Bischoff sought to play down the succession talk more than a week later, telling Handelsblatt in a Friday interview there was no reason Zetsche should not stay beyond his current term.
Yet the swap is "likely to confirm Bernhard and Renschler as the front-runners to take over from Zetsche", Morgan Stanley said, noting that all recent CEOs have been internal appointees with experience heading the trucks business.
Far from being a planned move, however, the reshuffle was forced by union representatives during a turbulent board session as the price of their support for Zetsche’s new contract, company sources told Reuters.
Bernhard, 52, first worked for Daimler in 1990 as a McKinsey consultant and rapidly made both a reputation as a cost-cutter and enemies in the powerful unions.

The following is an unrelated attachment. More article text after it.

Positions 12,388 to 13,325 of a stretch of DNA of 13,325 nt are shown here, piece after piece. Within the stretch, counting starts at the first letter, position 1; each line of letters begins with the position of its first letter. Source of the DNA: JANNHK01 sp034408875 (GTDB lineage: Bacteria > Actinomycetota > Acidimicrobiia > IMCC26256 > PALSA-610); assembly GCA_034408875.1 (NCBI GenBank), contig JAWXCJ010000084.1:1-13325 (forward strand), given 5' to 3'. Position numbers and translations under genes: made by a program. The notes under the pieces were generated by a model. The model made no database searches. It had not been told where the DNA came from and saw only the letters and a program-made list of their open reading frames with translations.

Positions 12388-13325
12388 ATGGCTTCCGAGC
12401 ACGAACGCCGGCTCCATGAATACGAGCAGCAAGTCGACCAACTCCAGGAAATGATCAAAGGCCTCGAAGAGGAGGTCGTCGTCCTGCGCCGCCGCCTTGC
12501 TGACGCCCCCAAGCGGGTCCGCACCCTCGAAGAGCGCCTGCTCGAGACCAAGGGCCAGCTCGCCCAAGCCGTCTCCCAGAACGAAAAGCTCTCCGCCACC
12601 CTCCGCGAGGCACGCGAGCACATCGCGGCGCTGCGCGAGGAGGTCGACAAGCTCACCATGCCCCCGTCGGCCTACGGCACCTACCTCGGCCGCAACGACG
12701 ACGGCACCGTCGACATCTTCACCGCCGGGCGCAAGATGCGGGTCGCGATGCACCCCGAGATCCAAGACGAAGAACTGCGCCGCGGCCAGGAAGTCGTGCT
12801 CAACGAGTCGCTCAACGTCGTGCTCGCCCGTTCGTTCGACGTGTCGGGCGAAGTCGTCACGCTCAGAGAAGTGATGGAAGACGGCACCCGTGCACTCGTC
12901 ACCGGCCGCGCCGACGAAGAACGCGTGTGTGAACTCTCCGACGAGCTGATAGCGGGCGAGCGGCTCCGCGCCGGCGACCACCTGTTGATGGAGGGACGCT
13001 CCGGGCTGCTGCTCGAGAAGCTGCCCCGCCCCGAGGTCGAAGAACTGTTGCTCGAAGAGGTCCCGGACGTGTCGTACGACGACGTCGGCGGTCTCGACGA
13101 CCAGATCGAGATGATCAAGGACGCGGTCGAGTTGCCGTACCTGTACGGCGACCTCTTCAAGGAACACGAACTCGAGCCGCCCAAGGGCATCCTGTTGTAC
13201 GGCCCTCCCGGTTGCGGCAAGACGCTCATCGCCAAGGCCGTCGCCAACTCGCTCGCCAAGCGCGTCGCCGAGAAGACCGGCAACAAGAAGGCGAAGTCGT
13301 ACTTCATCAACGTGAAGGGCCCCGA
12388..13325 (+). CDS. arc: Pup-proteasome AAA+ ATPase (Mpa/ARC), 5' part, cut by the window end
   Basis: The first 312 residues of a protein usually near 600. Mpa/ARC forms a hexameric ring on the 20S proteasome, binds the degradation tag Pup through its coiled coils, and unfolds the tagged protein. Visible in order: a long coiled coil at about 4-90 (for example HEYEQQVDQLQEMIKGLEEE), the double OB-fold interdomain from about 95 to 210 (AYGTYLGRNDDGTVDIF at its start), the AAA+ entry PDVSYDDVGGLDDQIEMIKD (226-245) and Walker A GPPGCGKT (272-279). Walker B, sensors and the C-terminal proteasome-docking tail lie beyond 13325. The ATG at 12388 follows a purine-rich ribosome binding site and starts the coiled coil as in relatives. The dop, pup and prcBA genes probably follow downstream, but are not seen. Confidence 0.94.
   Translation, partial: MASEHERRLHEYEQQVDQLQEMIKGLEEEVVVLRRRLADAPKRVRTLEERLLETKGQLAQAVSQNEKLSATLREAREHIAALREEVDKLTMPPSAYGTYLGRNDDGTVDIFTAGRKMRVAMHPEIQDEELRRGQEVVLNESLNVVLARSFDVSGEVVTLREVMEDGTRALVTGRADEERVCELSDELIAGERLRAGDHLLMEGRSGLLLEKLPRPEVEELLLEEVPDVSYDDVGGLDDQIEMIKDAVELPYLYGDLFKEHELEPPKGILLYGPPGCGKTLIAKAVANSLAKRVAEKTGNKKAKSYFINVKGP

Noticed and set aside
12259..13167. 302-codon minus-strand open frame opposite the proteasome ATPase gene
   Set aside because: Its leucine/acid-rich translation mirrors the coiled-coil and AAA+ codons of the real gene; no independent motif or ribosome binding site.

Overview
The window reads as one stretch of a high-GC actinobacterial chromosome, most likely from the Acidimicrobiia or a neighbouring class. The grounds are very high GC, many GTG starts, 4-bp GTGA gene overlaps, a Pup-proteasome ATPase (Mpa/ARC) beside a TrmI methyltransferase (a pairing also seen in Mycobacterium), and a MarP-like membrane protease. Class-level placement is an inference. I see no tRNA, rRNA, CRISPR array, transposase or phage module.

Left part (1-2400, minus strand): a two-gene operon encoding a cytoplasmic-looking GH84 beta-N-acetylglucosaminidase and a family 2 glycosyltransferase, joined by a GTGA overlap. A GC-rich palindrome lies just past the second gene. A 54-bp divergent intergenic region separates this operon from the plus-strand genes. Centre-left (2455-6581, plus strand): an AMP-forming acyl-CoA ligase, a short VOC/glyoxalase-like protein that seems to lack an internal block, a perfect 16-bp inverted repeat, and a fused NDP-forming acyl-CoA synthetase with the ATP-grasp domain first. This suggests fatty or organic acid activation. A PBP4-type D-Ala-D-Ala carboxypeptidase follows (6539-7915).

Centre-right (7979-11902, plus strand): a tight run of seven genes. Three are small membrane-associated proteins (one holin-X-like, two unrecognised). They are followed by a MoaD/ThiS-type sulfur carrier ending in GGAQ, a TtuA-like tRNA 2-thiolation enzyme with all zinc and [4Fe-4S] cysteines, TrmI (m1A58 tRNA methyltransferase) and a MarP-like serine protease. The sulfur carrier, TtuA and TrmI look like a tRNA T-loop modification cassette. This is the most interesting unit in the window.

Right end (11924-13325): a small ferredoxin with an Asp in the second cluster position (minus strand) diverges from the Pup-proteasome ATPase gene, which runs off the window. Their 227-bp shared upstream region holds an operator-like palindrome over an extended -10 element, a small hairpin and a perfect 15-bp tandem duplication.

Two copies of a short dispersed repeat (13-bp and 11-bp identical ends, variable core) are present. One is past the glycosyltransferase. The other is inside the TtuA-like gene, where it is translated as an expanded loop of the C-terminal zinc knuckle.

After the unions blocked his next assignment as Mercedes brand chief, he took a five-year break from Daimler - including a stint at Volkswagen - until his 2009 reappointment as head of Mercedes-Benz Vans.
While Renschler’s track record is more mixed, and tainted by his five-year leadership of loss-making Smart, he has won praise more recently for narrowing the truck division’s performance gap with Swedish rival Volvo.
The 54-year-old’s standing could be further improved if he achieves a smooth rollout of the new models and helps Daimler find 2 billion euros of promised savings, defying the doubters.
The job switch clouds Bernhard’s status as heir apparent, according to Erich Hauser at Credit Suisse, by positioning Renschler "to take over Dr Zetsche’s dual roles in three years’ time while maintaining continuity at the trucks division".
But the airing of succession issues nevertheless weakens Zetsche by raising questions about the future, Hauser added. "Will we see a change of leadership at Daimler sooner than had been expected?"